Jesus called his Disciples to follow Him and they dropped everything and followed Him. Then He spent three years teaching them. I don’t recall Jesus ever asking His Disciples for their opinions.
I don’t see any indication that Jesus’ time with the Disciples was like many modern day Bible studies where people sit around sharing their own impressions of what this verse or that verse means to them. I can’t imagine Jesus asking the Disciples for opinions on how to interpret Scripture. If He did ask them, I certainly can’t imagine that Jesus would be satisfied with two or more opposing interpretations. It is hard to imagine Jesus responding, “Well, that’s fine if you guys can’t agree on what it means, as long as it’s not essential to your salvation.” It seems that Jesus taught them and they listened. They may not have understood everything completely, but they had to accept what Jesus taught them. Nothing was subject to personal opinion. Even when Peter had the correct answer to a question (“You are the Christ”), Jesus didn’t say, “I like your opinion about me, Peter!” Jesus didn’t give Peter any credit. Jesus made it clear that God provided that correct answer, not Peter.
We need to have Jesus teach us while we listen. That’s why Jesus gave us the Church. He didn’t give us lots of different churches with opposing views and opinions. Jesus gave us the Church with a successive hierarchy led by the Holy Spirit. Jesus spent three years teaching His Disciples what He wanted them to know. After Jesus ascended to Heaven, He sent the Holy Spirit to make sure that they (the leaders of Church) would be able to “connect the dots” and continue the process of teaching until the end of the age. To listen to the Church is to listen to Jesus. God still provides the correct answers.
There is nothing in the Bible that says, “And Jesus told them to go and write a book to guide people’s opinions after the Apostles die off.” The Bible itself does not claim to be our ultimate guide and authority. Obviously, having access to the Bible has not resulted in Christian unity or concensus. There are too many opposing opinions in play. I can’t recall Jesus ever being interested in everyone having a right to their own opinions. He seemed very interested in obedience, though.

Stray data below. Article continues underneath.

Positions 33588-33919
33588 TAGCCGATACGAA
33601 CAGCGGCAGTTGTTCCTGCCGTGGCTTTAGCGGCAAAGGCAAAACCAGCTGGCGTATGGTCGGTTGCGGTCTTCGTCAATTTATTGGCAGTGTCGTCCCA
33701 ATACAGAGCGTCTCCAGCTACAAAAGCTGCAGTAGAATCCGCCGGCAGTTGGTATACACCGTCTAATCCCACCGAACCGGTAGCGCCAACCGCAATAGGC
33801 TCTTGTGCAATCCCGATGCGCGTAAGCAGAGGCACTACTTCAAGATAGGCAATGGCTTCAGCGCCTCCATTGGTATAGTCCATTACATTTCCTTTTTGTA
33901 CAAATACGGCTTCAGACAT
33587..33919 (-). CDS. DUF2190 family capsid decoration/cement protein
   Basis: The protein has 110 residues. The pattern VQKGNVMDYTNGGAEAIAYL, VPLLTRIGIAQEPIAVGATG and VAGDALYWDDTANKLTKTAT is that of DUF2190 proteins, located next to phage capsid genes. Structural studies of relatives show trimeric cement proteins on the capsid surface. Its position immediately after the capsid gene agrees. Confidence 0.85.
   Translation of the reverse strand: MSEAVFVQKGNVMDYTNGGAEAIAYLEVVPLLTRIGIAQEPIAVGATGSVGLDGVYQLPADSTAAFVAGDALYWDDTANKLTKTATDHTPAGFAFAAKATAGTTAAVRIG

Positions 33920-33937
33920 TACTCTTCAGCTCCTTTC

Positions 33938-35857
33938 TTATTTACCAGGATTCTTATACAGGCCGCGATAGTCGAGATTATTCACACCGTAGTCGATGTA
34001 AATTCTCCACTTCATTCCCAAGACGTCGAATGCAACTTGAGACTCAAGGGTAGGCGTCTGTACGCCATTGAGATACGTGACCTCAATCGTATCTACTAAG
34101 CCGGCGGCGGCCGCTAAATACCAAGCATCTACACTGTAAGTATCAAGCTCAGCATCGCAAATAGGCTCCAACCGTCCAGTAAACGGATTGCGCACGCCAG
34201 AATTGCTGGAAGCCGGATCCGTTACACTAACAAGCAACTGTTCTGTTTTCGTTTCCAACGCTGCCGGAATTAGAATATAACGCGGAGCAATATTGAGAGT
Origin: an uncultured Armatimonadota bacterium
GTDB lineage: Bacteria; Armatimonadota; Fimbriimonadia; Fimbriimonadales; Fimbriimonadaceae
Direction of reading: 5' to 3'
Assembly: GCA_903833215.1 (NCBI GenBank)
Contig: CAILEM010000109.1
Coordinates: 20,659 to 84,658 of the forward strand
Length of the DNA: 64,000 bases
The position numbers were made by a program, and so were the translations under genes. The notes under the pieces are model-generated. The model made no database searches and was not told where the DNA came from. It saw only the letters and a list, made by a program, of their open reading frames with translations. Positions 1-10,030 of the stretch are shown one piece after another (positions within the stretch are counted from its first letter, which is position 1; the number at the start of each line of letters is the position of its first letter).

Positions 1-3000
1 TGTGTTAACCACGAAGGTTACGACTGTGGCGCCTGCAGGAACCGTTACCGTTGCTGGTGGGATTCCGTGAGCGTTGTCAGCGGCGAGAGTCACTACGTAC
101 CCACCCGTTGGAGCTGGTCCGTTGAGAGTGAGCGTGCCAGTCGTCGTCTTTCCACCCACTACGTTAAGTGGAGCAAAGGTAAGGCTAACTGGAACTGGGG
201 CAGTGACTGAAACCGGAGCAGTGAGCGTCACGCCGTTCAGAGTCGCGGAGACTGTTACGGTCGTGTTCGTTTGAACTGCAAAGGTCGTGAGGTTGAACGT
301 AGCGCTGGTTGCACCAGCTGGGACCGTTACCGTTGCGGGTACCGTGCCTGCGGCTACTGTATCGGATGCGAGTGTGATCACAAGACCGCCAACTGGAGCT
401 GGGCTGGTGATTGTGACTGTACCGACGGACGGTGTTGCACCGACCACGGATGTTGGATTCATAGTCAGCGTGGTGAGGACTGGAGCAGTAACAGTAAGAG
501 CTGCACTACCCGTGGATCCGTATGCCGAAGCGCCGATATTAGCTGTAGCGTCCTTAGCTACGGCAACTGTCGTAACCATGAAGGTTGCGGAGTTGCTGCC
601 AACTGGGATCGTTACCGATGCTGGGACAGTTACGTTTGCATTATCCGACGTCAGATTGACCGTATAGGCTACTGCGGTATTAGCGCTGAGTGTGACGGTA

There’s an old hymn I recall from my Protestant days. “Trust and obey, for there’s no other way to be happy in Jesus than to trust and obey.” The key is deciding who, and/or what, to obey. There are so many opinions. There are so many churches teaching so many different things about Jesus and Scripture. Jesus knew this would happen. It’s human nature to muddy the water. That’s why Jesus gave us His Church with a Spirit-led, successive hierarchy. To obey His Church is to obey Jesus. If we wait until we understand every teaching clearly, we will never step forward in faith. Like the Disciples, we must accept things we do not fully understand.
Sound scary? I have yet to know of someone whose life or soul was brought to ruin by faithfully following what is taught in the Catholic Catechism. Challenged, perhaps, but not ruined. It’s all about Jesus, after all. And that’s more than simply my opinion.